Initially Debanjana thought that every new employee was treated with the same distrust. But later she realized that her male colleagues could command respect simply based on their gender. When it came to her, people had this inherent reluctance to follow her orders or even report to her.
When it comes to the mentality of her male colleagues, there’s a lot that needs to be changed.
Female freelancers think twice before quoting a high price
For my second interview, I talked to Shreya Badonia, a writer, podcaster, YouTuber, freelancer and designer. Shreya told me she’s never faced any discrimination based on her gender, but she found her female friends struggling to ask for a fair price for their services, while men never consider this to be an issue.
“I think men have it easier because they are more vocal about what they want. Women are not. When men get a freelance project, they don’t hesitate about asking how much they want. But women always sell themselves short. I don’t think this is because of gender inequality but because women are not used to asking for how much they deserve. That’s the mindset of women that needs to change.”
In a country like India, we are always told that a woman’s needs and wants are not valid. Their strength is measured by how much they can endure, not how boldly they can speak up. To think that this age-old patriarchal conditioning has seeped into the world of freelancing is heartbreaking.
My success is rarely credited to me. It’s always “luck” or some other external factor
I was talking to my female colleague, an assistant professor at one of the most reputed engineering colleges in India, about what it means to get a research paper published in a reputed journal. She was excited about her success. When I asked her about the reactions from her male colleagues, she made a face and told me how her success was always attributed to some external factor or kind reviewers, or easy journal acceptance policies, never to her brilliance.
She refused to be named for this article but allowed me to share her story. She revealed that during a project-allotment course at the college, many students chose to be mentored by her, even though several older and more experienced male colleagues were available for mentorship.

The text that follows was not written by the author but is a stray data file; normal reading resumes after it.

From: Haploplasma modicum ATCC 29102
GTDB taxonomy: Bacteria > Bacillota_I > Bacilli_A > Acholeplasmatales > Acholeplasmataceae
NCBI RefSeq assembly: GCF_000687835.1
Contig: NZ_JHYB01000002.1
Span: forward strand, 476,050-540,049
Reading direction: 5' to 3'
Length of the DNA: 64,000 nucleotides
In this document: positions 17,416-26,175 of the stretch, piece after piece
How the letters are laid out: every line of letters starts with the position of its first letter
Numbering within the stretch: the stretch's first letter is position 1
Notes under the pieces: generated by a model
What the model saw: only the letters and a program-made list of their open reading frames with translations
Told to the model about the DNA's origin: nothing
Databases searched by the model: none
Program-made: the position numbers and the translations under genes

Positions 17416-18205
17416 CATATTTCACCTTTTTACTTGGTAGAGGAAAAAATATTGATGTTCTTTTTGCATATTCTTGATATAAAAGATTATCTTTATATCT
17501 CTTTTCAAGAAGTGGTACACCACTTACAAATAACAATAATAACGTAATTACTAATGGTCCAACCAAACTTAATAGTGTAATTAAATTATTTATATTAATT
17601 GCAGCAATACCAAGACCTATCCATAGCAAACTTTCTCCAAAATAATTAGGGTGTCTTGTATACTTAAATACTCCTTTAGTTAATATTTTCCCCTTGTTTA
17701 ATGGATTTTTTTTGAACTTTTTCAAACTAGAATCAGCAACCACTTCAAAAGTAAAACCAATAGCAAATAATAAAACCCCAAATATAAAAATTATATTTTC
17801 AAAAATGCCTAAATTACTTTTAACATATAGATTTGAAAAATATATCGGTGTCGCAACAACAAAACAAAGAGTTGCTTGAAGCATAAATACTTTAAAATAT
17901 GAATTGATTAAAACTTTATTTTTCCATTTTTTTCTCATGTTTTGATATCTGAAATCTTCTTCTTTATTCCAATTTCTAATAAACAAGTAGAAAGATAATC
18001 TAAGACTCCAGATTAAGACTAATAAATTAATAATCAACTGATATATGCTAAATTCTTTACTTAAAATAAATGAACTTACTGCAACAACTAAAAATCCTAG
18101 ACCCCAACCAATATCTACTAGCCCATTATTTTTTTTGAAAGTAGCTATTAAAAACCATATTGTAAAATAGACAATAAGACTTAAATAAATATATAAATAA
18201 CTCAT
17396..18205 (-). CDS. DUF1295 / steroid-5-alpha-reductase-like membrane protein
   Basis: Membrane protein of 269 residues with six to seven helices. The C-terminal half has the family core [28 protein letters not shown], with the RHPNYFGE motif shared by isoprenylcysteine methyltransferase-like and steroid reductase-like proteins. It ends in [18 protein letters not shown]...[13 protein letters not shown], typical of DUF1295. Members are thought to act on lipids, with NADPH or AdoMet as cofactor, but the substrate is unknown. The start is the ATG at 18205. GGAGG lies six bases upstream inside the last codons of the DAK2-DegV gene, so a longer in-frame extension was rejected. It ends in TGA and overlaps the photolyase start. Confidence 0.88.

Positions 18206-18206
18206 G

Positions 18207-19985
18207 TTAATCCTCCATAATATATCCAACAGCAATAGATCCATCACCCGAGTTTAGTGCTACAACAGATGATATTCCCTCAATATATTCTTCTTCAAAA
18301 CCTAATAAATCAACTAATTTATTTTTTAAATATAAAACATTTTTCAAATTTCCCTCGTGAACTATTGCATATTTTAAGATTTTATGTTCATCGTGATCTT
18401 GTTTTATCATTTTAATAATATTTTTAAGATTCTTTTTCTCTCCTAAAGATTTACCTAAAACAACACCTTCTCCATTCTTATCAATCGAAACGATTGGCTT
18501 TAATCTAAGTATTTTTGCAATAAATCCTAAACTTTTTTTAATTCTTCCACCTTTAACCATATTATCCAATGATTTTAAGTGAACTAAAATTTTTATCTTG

She was happy at being given this opportunity, but when she talked about this to her male colleagues, they told her this is because she is lenient in the examinations and gives good marks to the students. That’s why they chose to be mentored by her.
Once again, men conveniently chose to ignore that she might be getting laurels because of her talent and hard work. The fact that students prefer her guidance over a man’s was attributed to her giving more marks in the exams (which is completely untrue, according to my friend).
We don’t want you to look at our intellect and achievements in a different light because of our gender
When I talk to my male friends about feminism, it saddens me that their concept of feminism extends to women wanting the freedom to wear short or revealing clothes. Sure, it’s an aspect of feminism, especially for the upper-middle-class women living in urban areas, but it’s not the only aim of feminism.
Fair treatment is all we ask. We don’t want to bash men. We don’t want to take away their power. We don’t only want the freedom to wear whatever we want.
We want you to respect us as humans. We don’t want you to look at our intellect and achievements in a different light because of our gender. We want you to treat our ideas with the same seriousness as you’d treat them if we were men.
In short, we want you to stop treating our existence as decorations and accept us as contributing members of the society. Is that too much to ask?
I create content in many different forms related to self-improvement, body-positivity, and feminism on several other platforms. Join my email list to make sure you don’t miss out on anything new.